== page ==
Some of these cars are beyond the technological prowess of that which was available to seasoned professional race car drivers in the 60's or 70's. After all, cars like the Subaru WRX and Nissan Skyline have their origins in professional rallying and Touring Car racing. Yet here we are in 2008, with young reckless guys caning around residential areas in their tooled-up rides with 300, 400, 500 HP under the hood. This is just nuts. Crazy. Why on earth is it legal? You don't need this insane amount of power to drive around town at 50 Kmh. (OK, I'll qualify that by stating my assumption that the car isn't towing a boat or trailer of some kind. But then, I haven't seen too many boy-racers ripping down the road with a caravan in tow.)

I draw the following parallel with firearms (the fact that a firearm's purpose is to injure, kill or otherwise destroy something notwithstanding): It is legal to own some types of firearm in NZ for hunting and target-shooting. These pursuits are deemed legitimate uses of a firearm. However, weapons such as sub-machine guns are extremely tightly controlled, being illegal to posess unless you are a certified collector, since there is no legitimate use for such a weapon in general circulation.

I would argue that the same principles apply to vehicles on public roads. You don't need to get from 0-100 and beyond in 3.9 seconds. You don't need a top speed of 240 Kmh. Ever. On the racetrack, or private proverty, sure, go ahead, let loose. In a controlled environment, with the right training, safety measures and expert supervision, well away from anyone who might be injured and where the risks are known and minimised, there is no problem, just as it is with firearms.

Now consider that nobody in their right mind would give a young child a loaded sub-machine gun, safety-off, and expect them to comprehend the possible consequences of its use: They lack judgement, experience, wisdom. Yet hardly a second thought is given when it comes to some young guy* who thinks he's the shit buying or otherwise obtaining access to a twin-turbo Legacy or RX-7. What's the essental difference?

The problem is that there's no catch-all answer to the boy-racer issue. I'd make the following notes from my own observations:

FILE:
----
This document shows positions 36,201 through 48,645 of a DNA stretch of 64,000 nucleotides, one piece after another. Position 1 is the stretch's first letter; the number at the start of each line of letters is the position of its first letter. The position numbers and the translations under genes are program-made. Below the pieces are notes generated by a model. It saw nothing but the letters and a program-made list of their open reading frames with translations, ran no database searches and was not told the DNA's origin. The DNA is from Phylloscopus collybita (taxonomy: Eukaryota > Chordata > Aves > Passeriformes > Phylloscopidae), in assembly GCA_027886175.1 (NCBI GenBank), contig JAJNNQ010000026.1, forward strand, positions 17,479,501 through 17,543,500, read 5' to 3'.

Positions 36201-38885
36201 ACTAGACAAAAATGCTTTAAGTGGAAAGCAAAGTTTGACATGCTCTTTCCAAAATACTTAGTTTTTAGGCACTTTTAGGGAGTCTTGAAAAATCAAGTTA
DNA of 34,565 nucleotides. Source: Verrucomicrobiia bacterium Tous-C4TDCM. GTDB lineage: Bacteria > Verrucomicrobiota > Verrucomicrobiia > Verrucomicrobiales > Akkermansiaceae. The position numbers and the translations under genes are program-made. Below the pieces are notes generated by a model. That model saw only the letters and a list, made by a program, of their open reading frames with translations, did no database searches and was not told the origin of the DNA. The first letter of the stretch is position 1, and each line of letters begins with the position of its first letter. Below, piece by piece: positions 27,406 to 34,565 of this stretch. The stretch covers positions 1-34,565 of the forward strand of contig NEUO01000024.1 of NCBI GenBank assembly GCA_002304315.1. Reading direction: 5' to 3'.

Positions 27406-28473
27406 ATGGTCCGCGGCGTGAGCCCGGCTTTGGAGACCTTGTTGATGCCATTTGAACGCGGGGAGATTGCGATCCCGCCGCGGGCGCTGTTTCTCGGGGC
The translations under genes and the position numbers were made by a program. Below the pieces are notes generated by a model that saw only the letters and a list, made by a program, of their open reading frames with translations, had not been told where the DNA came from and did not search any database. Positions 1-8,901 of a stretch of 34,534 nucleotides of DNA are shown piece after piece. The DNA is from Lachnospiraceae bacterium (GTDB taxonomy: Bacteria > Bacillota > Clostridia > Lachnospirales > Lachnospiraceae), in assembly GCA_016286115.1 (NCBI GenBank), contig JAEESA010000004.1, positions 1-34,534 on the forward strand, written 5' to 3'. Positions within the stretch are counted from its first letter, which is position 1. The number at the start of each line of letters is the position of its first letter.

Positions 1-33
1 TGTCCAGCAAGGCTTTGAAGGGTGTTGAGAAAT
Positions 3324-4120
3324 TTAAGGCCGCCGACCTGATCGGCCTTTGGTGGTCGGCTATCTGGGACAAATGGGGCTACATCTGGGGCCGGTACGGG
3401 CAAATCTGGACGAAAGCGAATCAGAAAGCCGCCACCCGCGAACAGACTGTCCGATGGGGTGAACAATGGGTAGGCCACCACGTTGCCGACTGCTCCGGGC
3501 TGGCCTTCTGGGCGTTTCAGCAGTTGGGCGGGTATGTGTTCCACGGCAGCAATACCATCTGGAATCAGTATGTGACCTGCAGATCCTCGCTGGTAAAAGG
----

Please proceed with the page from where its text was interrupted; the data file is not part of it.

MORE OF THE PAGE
1. There is no necessity for cars of this kind of capability on the road. The principal purpose of a car is to get you from A to B safely and in relative comfort. This can be very easily achieved with less than 200 HP.
  2. Drivers of high-powered vehicles often seem unaware of the degree of control required to handle them properly, and are more likely to be tempted push the car's limits.
  3. I am constantly gobsmacked at the unbelievable stupidity of some drivers I have encountered on NZ roads. On several occasions, I have had to take evasive action to avoid serious accidents because some asshole was showing off, or couldn't stand the thought of having to slow down behind someone doing the legal limit. Just last week, for example, a guy in a car sitting on the side of the road did a U-turn across my path in an 80 Kmh zone, without either bothering to look in his mirrors or indicate. I found out that the brakes in the car I was driving work very well under load. Had I not braked when I did, I would have ploughed into his driver's door at 80 K. I'll bet there's not much comeback from that.

My points are these: That there are insufficient controls in place for these vehicles at a legal level, that and standard driver training is out of touch with the technology legally available to inexperienced drivers. A limit on the legal horsepower of vehicles available in this country might be a good idea. Or maybe have a graduated scheme for less restriction on horsepower with increasing driver training.

Without the right skills, only luck seperates a few minor scratches and a dented bumper from an explosive mingling of glass, bone, blood and metal; from a close call to a death, be it the driver's, the passenger's, the pedestrian's, or all of the above.

Hopefully the guys and girls in the red hatchback realise just how close.

* I have singled out guys, because by-and-large most racers are guys. However, there are girl-racers too, even to the extent that they are represented by their own group. Just goes to prove that in this so-called age of equality, neither gender has a monopoly on idiocy.

Friday, April 04, 2008

When is a U-Turn not a U-Turn?

Oh, the irony: Former NZ Prime Minister Mike Moore is to chair Russian billionaire Mikhail Fridman's charity. Perhaps now he can undo some of the damage he oversaw in his previous position as head of the WTO. Probably not, though.

Friday, January 25, 2008

Finding a way

Yesterday, I had lunch with my good friend Anyzoom at the C-1 café to celebrate coming to the end of his study, and having just been to a very positive job application. C-1 is one of my favourite haunts, not only because the coffee is excellent, but because it's close to polytech, and there are a number of unbelievably cute girls who work there.